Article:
Following a report on cultural and artistic revitalization along Provincial Highway 3 by the Hakka Affairs Council (HAC), Premier Su Tseng-chang on Thursday pointed to the Hakka community as an excellent example of the wealth of Taiwan's civilization, natural beauty and openness to different cultures. Since the Executive Yuan's September 2016 launch of a cross-ministry platform, nearly NT$26.5 billion (US$850 million), of which NT$2 billion (US$64 million) was allocated from the special budget for the Forward-looking Infrastructure Development Program, have been invested in the shaping of humanistic culture, preparation of the environment and the development of local industries. These efforts have promoted Hakka culture and art, as well as stimulated Hakka village economies, which will continue to lead to a revival of Hakka customs and culture and an economic renaissance within Hakka communities.
Thus the Romantic Provincial Highway 3 project not only represents an important aspect of the nation's policy on Hakka affair, said the premier, it also nourishes the revival of Hakka culture and proved to be a powerful impetus for the promotion of local creativity among Hakka communities. He added that Provincial Highway 3 carries visitors through Hakka areas rich in hidden beauty, culture and history, a unique and irreplaceable corridor filled with narratives irresistible to curious minds.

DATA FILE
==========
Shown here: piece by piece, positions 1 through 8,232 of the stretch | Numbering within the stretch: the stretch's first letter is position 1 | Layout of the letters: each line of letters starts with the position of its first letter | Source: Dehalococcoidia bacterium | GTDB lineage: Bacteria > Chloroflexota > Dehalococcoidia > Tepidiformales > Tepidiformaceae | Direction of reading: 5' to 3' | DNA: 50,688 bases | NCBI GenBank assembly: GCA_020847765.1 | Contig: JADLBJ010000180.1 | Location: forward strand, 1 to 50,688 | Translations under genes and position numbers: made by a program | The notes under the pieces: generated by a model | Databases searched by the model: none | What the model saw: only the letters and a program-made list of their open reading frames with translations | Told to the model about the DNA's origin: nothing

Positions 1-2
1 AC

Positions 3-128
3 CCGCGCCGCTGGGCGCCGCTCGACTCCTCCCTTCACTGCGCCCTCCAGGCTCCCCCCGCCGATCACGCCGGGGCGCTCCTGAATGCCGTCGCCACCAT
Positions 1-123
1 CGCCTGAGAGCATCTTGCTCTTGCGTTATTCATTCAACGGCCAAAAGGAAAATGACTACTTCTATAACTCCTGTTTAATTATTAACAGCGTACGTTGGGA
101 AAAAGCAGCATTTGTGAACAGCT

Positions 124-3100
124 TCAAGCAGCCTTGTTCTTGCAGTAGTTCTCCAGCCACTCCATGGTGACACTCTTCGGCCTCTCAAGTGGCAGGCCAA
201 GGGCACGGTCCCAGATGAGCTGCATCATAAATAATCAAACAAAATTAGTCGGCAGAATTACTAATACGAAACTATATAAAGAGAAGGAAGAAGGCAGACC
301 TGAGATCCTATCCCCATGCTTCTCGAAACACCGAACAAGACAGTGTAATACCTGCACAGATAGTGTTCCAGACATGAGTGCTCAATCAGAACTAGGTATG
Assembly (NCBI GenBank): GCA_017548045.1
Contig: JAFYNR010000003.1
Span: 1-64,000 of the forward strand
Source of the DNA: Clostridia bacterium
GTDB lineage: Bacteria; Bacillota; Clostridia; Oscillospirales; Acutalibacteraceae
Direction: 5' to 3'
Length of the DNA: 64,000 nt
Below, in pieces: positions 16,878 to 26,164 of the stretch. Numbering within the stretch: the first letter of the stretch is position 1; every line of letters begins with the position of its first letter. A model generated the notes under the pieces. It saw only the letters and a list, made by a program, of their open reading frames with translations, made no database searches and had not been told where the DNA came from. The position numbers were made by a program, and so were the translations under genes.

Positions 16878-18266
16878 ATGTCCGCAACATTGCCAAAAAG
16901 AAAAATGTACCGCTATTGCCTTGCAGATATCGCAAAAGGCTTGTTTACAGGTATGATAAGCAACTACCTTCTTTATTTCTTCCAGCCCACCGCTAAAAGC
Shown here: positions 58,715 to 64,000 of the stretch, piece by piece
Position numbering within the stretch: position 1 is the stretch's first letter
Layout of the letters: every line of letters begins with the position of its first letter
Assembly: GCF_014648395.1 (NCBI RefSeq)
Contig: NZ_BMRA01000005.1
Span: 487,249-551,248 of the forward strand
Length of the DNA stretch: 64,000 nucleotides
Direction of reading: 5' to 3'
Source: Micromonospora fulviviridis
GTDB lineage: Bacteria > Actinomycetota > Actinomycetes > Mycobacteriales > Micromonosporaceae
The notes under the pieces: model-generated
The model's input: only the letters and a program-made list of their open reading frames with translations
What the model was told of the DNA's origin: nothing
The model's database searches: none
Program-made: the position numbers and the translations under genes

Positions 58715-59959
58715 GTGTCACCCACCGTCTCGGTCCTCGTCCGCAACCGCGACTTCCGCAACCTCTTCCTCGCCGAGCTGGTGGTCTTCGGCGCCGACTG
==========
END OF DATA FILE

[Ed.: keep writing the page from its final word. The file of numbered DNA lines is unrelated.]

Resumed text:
Under the direction and attentive efforts of the HAC and many other central and local government agencies, the sustained rebirth of Hakka art and culture has become gradually more apparent. Recent years have seen the reopening of six traditional Hakka mountain forest trails, the renovation of many significant Hakka historic public and commercial buildings, as well as the rebuilding of renowned Hakka author Chung Chao-cheng's former residence, and a memorial to the music of the late Teng Yu-hsien, master of Hakka and Taiwanese folk music. More cultural and artistic sites are to be finished in turn next year.
With still more projects in sight, the HAC has already held a cycling competition, themed conventions, and co-produced a program with the National Geographic Channel to promote Taiwan to an international audience. Last year saw almost 5 million visits for cultural and ecotourism, generating nearly NT$1.9 billion (US$63 million). Perhaps even more admirable is the return of almost 800 young people to the locales of their childhoods and their investments in creating new hometowns for themselves.